North African Nations Set To Become Major Solar Power Producers: AFSIA reports

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According to the African Solar Industry Association (AFSIA) report, several african nations are on path to joining the gigawatt club. To date, close to 700 GW of PV has been installed worldwide. Some countries adopted solar sooner than others and already rely on large solar installed capacities after almost 15 years of installations being commissioned. Other countries were slower to embrace solar and be able to enjoy its benefits but they are rapidly catching up. Overall, 37 countries across the world have already installed more than 1 GW of solar. The Gigawatt club is the unofficial name of the group of countries that have passed 1 GW mark.

Out of these 37, only 2 African countries are members of the Club (South Africa and Egypt). This is very little, but it may soon change as different African countries have developed a growing appetite for solar recently. South Africa and Egypt, which are already in the Gigawatt Club, will continue their solar journey and add sizable capacities to their grid.

As per the report Algeria, with a 4 GW pipeline, is a major contender for the gigawatt club.

Neighboring Morocco, which has put in place a more transparent and efficient tender and development process over the years, has plans to add almost 2 GW of new projects in the coming years and has just entered a crucial stage of the Noor PV II – Phase 1 400 MW tender, the report added.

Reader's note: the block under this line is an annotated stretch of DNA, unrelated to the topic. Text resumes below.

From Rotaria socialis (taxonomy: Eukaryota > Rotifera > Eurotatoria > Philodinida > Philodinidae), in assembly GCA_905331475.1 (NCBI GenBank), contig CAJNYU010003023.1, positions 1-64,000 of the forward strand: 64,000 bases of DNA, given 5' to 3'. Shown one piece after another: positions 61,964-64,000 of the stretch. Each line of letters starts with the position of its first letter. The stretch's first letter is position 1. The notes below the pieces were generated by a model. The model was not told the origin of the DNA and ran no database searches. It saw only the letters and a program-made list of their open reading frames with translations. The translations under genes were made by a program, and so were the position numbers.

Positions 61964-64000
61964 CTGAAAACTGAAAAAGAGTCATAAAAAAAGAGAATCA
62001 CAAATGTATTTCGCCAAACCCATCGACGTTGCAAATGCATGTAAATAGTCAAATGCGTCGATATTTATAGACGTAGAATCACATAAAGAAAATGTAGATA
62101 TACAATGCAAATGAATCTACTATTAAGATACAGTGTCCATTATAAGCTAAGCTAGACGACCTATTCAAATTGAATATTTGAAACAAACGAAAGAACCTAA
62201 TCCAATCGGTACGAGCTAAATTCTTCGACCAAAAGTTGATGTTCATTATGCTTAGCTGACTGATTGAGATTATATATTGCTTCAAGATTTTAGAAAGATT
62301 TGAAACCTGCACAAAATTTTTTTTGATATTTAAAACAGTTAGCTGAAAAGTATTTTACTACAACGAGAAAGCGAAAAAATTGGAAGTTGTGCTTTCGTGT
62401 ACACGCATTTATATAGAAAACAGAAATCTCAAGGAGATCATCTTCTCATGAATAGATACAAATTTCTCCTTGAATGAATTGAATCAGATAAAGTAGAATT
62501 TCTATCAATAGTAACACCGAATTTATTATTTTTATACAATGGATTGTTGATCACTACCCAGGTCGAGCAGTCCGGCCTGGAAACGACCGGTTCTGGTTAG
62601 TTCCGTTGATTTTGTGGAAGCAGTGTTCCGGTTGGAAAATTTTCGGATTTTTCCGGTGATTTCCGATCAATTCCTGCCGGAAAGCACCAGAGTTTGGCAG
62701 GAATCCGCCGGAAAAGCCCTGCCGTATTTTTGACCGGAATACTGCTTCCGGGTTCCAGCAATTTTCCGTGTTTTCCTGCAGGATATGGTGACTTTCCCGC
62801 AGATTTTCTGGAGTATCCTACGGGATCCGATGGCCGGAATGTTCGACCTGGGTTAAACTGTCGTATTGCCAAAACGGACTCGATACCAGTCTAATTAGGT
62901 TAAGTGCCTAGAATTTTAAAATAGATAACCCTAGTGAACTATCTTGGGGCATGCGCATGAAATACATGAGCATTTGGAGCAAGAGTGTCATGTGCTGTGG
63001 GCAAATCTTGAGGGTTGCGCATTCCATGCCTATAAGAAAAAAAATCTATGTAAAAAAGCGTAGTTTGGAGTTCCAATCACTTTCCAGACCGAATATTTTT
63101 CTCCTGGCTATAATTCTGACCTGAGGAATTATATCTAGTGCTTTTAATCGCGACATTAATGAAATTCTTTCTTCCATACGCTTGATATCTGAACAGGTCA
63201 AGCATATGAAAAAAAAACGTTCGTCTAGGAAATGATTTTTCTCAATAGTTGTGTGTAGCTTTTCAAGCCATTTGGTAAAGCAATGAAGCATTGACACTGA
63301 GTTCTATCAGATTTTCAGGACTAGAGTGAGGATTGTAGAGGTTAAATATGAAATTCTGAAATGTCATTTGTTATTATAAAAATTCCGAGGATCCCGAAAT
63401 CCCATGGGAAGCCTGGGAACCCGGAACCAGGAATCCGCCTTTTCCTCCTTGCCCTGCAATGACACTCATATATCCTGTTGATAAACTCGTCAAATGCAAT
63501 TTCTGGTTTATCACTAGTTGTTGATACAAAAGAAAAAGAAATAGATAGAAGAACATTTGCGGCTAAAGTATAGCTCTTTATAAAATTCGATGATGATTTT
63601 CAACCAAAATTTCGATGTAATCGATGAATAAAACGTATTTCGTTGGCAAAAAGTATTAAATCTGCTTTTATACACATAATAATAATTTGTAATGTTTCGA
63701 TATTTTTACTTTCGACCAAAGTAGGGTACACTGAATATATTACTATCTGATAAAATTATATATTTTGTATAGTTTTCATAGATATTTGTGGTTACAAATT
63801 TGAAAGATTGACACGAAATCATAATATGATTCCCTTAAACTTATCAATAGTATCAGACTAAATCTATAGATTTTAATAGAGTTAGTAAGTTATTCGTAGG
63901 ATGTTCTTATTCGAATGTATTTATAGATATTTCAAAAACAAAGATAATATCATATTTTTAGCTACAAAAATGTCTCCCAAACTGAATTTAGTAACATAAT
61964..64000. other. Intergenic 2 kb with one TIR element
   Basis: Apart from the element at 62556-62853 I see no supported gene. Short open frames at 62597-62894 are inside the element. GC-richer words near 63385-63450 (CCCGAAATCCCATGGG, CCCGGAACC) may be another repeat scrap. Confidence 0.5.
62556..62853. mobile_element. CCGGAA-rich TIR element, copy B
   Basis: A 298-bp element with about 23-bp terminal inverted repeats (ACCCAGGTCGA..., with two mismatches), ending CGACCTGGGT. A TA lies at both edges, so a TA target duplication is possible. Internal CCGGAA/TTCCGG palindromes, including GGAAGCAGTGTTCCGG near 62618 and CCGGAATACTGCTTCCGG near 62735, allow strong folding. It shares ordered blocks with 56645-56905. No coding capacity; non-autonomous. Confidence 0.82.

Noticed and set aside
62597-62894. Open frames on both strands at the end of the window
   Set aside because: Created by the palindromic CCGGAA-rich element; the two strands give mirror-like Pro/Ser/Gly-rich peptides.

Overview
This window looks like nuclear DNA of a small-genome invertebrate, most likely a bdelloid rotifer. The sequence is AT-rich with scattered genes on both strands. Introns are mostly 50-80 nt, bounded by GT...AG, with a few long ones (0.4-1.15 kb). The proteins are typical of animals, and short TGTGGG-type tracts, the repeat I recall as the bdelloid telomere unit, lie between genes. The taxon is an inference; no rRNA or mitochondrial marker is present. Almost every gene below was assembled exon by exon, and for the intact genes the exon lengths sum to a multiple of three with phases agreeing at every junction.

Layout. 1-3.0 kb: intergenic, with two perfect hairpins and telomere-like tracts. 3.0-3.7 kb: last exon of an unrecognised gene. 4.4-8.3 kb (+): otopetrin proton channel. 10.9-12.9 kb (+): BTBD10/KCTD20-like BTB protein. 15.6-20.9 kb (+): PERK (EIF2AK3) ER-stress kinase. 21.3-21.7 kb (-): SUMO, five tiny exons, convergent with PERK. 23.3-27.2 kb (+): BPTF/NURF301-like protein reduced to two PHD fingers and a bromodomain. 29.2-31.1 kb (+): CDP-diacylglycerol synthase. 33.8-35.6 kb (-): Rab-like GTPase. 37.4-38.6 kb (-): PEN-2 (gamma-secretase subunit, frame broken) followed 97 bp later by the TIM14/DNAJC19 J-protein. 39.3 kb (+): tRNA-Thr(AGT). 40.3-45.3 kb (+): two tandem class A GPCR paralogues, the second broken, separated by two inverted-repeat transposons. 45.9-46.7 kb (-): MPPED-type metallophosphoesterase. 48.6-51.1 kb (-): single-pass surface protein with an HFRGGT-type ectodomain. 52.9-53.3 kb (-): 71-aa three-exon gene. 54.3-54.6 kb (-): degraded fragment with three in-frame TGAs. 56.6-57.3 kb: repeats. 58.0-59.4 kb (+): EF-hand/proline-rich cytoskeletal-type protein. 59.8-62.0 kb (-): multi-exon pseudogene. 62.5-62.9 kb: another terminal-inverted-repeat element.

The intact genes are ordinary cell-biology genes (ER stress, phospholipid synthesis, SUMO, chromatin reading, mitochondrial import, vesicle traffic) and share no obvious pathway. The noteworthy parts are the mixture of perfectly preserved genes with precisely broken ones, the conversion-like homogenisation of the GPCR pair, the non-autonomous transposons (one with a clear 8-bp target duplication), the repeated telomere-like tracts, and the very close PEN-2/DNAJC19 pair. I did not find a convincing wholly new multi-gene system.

Highlighting briefly renewable energy developments in other African nations, the report noted that Libya has launched a National Plan for Developing Solar Energy with the aim of achieving 10 percent renewable contribution to the electricity mix by 2025.

In Mauritania, there is a government target to expand solar energy to 20 percent of the total energy sources by 2020 and 35 percent by 2030 while Tunisia aims to reach a production of 3.6 GW by 2030 under an ambitious solar strategy.

The report said another ambitious plan in Morocco aims to boost renewable energy to 50 percent of the energy mix by 2030 and 100 percent by 2050.

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